- Each successive Commission shall be so composed as to reflect satisfactorily the demographic and geographical range of all the Member States.
For the present Commission, the provisions that apply are those of the EC Treaty as amended by the Treaty of Nice and by the Treaty of Accession of the ten new Member States, i.e. one Commissioner per Member State. Apart from the new provisions adopted concerning the representation of Member States in an enlarged Commission, the Constitution introduces a major innovation with the creation of a post of Minister of Foreign Affairs.
This latter will be required to carry out the tasks currently performed by the High Representative for the Common Foreign and Security Policy, "Mr CFSP", and by the Commissioner responsible for external relations . He or she will also take over some of the functions performed by the Council Presidency in the field of external relations. The Minister for Foreign Affairs will therefore be answerable both to the Commission and to the Council.
Appointed by the European Council, acting by qualified majority with the agreement of the President of the Commission, the Minister will conduct the common foreign and security policy (CFSP) together with the European security and defence policy (ESDP), as mandated by the Council. In this capacity, he or she will chair the "foreign affairs" formation at the Council of Ministers. He or she will also be responsible for external representation of the Union in the field of foreign and security policy.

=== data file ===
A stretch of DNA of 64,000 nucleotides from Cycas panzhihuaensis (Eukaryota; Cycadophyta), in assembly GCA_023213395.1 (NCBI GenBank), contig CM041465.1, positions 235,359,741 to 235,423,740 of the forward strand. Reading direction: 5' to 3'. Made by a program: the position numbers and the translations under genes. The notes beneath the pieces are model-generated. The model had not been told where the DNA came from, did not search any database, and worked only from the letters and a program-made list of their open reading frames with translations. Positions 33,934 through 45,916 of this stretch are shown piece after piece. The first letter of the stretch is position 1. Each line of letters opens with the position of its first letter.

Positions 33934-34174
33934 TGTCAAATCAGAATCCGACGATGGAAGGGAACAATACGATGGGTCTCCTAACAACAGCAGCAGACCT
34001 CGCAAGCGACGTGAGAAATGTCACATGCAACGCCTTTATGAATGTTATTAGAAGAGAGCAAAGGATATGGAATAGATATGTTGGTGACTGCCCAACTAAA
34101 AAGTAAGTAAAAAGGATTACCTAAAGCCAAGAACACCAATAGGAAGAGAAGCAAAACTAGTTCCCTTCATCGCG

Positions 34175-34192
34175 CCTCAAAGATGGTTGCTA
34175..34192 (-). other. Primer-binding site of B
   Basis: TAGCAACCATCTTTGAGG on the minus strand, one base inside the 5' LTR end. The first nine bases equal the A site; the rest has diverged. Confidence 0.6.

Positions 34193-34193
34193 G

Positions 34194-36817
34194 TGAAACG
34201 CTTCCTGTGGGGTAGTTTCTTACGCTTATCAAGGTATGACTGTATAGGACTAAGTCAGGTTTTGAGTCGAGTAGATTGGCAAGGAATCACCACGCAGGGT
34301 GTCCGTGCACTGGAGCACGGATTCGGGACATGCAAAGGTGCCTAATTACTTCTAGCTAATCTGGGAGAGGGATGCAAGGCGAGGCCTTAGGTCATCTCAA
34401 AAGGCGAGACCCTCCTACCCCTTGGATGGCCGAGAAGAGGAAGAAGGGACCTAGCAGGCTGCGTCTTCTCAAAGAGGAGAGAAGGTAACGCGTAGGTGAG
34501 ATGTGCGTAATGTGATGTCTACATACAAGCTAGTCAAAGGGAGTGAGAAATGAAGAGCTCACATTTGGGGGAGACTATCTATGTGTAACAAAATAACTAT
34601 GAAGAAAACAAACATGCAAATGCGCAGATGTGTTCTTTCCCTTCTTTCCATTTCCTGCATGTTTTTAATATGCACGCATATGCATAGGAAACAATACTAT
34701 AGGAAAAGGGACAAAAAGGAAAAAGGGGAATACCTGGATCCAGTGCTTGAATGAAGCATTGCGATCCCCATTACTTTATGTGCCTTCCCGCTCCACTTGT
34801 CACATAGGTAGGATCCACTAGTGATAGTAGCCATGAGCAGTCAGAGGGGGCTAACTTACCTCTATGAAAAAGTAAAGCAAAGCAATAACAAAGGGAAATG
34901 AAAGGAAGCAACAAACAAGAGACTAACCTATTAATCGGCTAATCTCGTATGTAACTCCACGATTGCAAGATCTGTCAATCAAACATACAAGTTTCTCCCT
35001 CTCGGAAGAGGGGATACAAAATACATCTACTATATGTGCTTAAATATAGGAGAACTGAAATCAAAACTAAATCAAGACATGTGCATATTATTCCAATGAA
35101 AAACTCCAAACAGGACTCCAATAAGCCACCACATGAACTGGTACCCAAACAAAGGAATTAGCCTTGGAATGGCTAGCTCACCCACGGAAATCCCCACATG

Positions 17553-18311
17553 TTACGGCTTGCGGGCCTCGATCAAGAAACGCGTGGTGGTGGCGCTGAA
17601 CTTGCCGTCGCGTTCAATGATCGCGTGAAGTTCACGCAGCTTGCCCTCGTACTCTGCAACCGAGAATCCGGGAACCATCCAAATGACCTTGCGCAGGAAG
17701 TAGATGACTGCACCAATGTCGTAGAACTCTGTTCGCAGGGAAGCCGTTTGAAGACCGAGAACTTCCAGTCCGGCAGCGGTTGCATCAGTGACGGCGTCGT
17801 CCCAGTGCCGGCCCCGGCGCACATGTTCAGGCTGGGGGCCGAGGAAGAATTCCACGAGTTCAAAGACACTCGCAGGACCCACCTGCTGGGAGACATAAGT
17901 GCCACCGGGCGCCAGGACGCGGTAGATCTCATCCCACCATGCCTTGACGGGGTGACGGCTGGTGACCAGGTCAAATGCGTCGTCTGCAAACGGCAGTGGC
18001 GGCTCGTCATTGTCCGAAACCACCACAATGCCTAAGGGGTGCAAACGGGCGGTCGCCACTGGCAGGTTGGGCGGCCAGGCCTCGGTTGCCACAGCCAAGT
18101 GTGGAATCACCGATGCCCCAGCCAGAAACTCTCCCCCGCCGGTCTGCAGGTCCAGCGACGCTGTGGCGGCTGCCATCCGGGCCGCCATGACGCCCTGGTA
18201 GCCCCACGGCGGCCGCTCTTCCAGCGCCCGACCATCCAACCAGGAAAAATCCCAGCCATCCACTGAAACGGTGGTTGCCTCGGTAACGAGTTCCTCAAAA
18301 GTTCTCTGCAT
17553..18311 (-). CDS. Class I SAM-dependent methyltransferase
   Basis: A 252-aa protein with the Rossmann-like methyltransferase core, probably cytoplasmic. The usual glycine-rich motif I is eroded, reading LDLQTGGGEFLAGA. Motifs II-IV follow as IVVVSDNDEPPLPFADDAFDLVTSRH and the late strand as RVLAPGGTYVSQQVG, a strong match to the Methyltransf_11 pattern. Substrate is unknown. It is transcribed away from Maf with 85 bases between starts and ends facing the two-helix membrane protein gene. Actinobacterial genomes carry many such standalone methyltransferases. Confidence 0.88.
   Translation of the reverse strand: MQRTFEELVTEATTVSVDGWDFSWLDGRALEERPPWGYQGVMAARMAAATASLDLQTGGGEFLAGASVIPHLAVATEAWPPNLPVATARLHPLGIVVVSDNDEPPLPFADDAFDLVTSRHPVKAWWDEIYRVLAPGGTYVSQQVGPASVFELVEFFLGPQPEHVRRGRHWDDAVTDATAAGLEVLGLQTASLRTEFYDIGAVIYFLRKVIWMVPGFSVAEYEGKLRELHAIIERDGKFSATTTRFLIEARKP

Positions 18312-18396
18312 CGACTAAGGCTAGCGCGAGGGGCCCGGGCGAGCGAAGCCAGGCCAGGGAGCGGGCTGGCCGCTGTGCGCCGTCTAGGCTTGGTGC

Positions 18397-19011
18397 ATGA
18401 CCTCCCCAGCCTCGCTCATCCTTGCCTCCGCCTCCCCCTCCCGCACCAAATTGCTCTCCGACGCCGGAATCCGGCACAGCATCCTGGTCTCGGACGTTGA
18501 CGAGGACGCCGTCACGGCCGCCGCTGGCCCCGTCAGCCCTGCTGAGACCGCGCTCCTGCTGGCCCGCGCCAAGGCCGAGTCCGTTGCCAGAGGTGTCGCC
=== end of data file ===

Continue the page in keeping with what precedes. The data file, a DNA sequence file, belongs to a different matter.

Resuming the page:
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The Constitution does not propose any substantial changes to the way the President is appointed but clearly states that when the European Council proposes a candidate for the Presidency for election by the European Parliament the latter must take account of the results of the European elections. This change indirectly increases the influence of the Parliament and gives greater political significance to the European elections.
The remaining provisions concerning the Commission President are virtually identical to those contained in the EC Treaty.
The Council, by common accord with the President-elect, adopts the list of the other people whom it proposes for appointment as members of the Commission. They are selected on the basis of the suggestions made by Member States. The members of the Commission are chosen on the ground of their general competence, their independence and their European commitment (this latter criterion is new).
Finally, the President decides on the internal organisation of the Commission and may re-allocate the portfolios during the term of office. He or she appoints the Vice-Presidents, other than the Union Minister for Foreign Affairs, from among the members of the Commission. The President may ask a member of the Commission to resign, although, unlike today, the College is not obliged to approve such a request.
|I-26||Role, composition, collective accountability and responsibility to the Parliament||Significant changes
|I-27||President's role and powers of appointment||-|
|I-28||Role of the Minister for Foreign Affairs||New provisions|
|III-347 to III-352||Procedure for appointing Commissioners, replacement procedure, rules of procedure and other provisions||-|
The fact sheets are not legally binding on the European Commission. They do not claim to be exhaustive and do not represent an official interpretation of the text of the Constitution.